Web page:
Pet Shop Boys and New Order Delight the Bowl: Right from the off, we should point out that the idea of having a name DJ on a big ticket tour is a phenomenal idea, and everyone should do it.
Paul Oakenfold is a big fucking deal, and to have him on the bill with the Pet Shop Boys and New Order, t-shirts for sale at the Hollywood Bowl merch stand and everything, is genius because it means that there is no dead air. Before the first band and then between the bands, Oakenfold got the crowd buzzing with a couple of killer mini sets that took in everything from Technotronic to the Prodigy, Killers to Pink Floyd.
On this tour, the two bands are alternating the order. We attended the first of two shows at the Bowl, with Pet Shop Boys on first, and New Order closing the show. The following night, is switched. That said, a glance at the setlist on the tour tells us that the lengths of their respective sets doesn’t change. It simply means that one 0r the other gets an early night.
The Pet Shop Boys were phenomenal on Friday night. Neil Tennant sported a beaming smile throughout (Chris Lowe didn’t, but that’s kinda his thing). The lights and on-screen visuals were spectacular; the two men initially appeared on stage wearing what looked like medical whites and robotic bunny ears, and it only got crazier from there.
The setlist too was near-perfect. “Suburbia” from 1986’s Please debut kicked things off, then were straight into “Can You Forgive Her?” from Very. We get “Opportunities,” “Left to My Own Devices” and “Domino Dancing,” and all are perfect. If there’s one complaint, it’s that the PSBs play a bunch of covers but not their best one (the Village People’s “Go West”). We could probably have done without “Where the Streets Have No Name.” But it’s a minor niggle.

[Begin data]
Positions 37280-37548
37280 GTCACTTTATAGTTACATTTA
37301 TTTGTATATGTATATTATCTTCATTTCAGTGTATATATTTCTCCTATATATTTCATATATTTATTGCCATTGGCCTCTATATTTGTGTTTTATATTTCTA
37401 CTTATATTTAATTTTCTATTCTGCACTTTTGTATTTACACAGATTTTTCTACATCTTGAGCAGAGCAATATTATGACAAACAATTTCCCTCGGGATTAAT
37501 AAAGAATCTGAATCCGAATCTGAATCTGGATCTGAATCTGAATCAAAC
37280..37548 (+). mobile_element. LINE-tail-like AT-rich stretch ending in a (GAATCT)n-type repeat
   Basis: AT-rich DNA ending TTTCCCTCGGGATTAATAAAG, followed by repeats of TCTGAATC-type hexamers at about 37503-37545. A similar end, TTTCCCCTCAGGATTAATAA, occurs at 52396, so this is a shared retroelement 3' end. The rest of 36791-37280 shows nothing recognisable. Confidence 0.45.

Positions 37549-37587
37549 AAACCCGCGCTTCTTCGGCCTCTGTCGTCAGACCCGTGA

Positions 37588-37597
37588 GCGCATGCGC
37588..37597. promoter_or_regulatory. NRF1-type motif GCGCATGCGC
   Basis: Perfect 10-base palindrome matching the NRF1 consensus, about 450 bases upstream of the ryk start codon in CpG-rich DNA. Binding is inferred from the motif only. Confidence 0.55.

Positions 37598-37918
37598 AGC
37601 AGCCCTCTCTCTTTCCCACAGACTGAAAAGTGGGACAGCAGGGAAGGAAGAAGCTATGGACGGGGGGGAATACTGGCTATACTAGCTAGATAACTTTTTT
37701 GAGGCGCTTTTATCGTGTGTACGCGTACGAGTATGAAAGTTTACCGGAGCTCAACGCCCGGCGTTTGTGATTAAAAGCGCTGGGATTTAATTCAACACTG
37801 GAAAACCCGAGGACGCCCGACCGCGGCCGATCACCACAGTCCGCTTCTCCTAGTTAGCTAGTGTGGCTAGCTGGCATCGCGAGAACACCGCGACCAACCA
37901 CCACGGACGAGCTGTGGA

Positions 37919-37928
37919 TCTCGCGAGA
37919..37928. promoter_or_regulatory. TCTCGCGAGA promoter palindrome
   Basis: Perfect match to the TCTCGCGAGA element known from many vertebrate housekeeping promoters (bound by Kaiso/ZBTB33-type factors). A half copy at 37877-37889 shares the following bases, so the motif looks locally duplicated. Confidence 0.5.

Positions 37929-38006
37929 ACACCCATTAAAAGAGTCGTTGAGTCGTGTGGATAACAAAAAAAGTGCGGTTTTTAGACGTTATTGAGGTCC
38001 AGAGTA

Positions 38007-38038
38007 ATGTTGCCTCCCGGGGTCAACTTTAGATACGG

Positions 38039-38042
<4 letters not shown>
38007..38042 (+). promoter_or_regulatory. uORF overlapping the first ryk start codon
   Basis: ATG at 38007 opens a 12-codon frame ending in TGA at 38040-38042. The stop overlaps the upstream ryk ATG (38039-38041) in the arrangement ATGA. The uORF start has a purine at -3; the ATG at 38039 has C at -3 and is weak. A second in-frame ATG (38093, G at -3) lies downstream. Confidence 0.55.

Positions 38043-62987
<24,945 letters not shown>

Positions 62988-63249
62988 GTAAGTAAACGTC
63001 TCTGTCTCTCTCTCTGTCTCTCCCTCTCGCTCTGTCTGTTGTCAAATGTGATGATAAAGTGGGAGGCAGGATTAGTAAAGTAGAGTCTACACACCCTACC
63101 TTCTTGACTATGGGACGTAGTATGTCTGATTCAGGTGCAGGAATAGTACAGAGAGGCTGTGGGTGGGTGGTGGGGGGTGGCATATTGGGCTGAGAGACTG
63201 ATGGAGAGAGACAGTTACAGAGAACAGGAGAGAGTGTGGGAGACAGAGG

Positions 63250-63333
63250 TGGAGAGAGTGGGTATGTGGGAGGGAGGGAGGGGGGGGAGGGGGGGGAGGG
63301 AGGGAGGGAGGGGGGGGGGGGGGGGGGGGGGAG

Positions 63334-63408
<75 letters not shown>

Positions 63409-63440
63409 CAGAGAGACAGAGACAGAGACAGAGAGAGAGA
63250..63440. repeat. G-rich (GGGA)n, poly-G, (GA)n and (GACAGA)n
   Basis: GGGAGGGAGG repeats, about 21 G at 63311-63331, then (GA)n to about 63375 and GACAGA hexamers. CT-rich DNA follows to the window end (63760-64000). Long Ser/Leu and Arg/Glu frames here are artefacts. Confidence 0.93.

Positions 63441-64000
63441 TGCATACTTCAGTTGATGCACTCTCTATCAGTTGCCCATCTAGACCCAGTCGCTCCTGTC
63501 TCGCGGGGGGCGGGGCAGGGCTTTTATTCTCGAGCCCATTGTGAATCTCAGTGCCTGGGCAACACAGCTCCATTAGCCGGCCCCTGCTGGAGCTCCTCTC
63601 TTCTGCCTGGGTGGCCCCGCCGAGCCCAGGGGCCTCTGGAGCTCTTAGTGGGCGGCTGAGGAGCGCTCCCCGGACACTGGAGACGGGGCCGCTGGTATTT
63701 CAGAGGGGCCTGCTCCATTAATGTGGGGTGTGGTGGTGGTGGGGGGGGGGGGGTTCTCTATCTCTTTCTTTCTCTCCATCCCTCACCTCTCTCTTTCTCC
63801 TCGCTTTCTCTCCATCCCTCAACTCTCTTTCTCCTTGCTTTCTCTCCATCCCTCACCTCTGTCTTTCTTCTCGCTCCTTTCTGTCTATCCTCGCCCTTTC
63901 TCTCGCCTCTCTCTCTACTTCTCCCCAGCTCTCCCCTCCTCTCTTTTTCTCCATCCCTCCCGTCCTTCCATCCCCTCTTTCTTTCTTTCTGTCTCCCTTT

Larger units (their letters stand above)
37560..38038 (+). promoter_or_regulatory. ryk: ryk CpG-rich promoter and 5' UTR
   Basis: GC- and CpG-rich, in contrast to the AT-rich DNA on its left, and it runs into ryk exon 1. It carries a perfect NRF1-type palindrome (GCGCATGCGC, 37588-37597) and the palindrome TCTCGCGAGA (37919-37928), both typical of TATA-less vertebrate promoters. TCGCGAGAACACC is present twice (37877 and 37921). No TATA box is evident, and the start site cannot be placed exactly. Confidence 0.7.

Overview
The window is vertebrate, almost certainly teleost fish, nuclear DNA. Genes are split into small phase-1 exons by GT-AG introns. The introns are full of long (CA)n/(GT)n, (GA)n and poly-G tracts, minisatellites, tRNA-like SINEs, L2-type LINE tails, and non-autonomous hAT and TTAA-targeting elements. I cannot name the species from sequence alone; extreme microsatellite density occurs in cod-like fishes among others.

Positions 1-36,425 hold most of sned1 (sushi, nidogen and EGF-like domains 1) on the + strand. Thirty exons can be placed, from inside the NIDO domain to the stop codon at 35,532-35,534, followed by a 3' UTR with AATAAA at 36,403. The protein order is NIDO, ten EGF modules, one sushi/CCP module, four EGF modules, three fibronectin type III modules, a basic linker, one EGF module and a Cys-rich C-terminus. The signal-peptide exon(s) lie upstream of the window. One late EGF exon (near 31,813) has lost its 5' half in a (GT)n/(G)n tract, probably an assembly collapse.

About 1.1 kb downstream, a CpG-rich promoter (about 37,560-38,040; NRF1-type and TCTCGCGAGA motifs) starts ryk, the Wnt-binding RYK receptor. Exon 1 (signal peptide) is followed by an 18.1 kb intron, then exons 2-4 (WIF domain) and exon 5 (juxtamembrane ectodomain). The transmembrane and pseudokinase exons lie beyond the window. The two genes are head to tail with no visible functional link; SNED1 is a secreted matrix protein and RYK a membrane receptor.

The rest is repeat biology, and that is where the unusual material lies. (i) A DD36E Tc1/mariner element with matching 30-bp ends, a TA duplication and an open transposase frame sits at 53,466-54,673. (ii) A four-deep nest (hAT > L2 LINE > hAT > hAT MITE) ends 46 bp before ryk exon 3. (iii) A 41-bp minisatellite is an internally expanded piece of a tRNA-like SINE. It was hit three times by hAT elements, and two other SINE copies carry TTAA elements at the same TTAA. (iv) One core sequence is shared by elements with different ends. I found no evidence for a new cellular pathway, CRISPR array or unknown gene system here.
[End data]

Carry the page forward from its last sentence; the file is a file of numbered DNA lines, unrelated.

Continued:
The songs from the Actually masterpiece are the highlights — “Rent,” “Heart” and the untouchable “It’s a Sin.” That album felt like Tennant’s journal and the songs are as effective today as they were back in the ’80s.
They encore with “West End Girls” and “Being Boring,” and then they’re gone and Oakenfold is back at the decks. Before long though, it’s time for New Order and the sound of “Times Change” is being blasted. Like the PSBs, New Order have a ton of great tunes to pull from. Unlike the PSBs, they didn’t seem to be having a great time. Bernard Sumner kept saying they were having a great time and, granted, they’ve always had that Mancunian cynicism by the shovel-full. But this writer has seen New Order a bunch of times, and they just seem as into it since the 2011 reunion.
Of course, they’re missing Peter Hook but Tom Chapman does a fine job. And hey, the strength of the material (and some awesome lasers) makes up for everything. New Order played everything you would want them to and more besides at the Bowl on Friday.
“Regret” into “Age of Consent” was a superb opening one-two punch. The likes of “Ceremony” and “Bizarre Love Triangle” were awesome, and the closing trio of “True Faith,” “Blue Monday” and “Temptation” was simply incredible.
They were back for two encores — a cover of “California Dreaming'” (with big cheers for the “if I was in LA” line), and then a dip into their past for Joy Division’s “Love Will Tear Us Apart.”
By the end, we were all left a little stunned by the sheer volume of amazing songs that we’d been treated too. Double bills are rarely this good.
Pet Shop Boys and New Order Delight the Bowl
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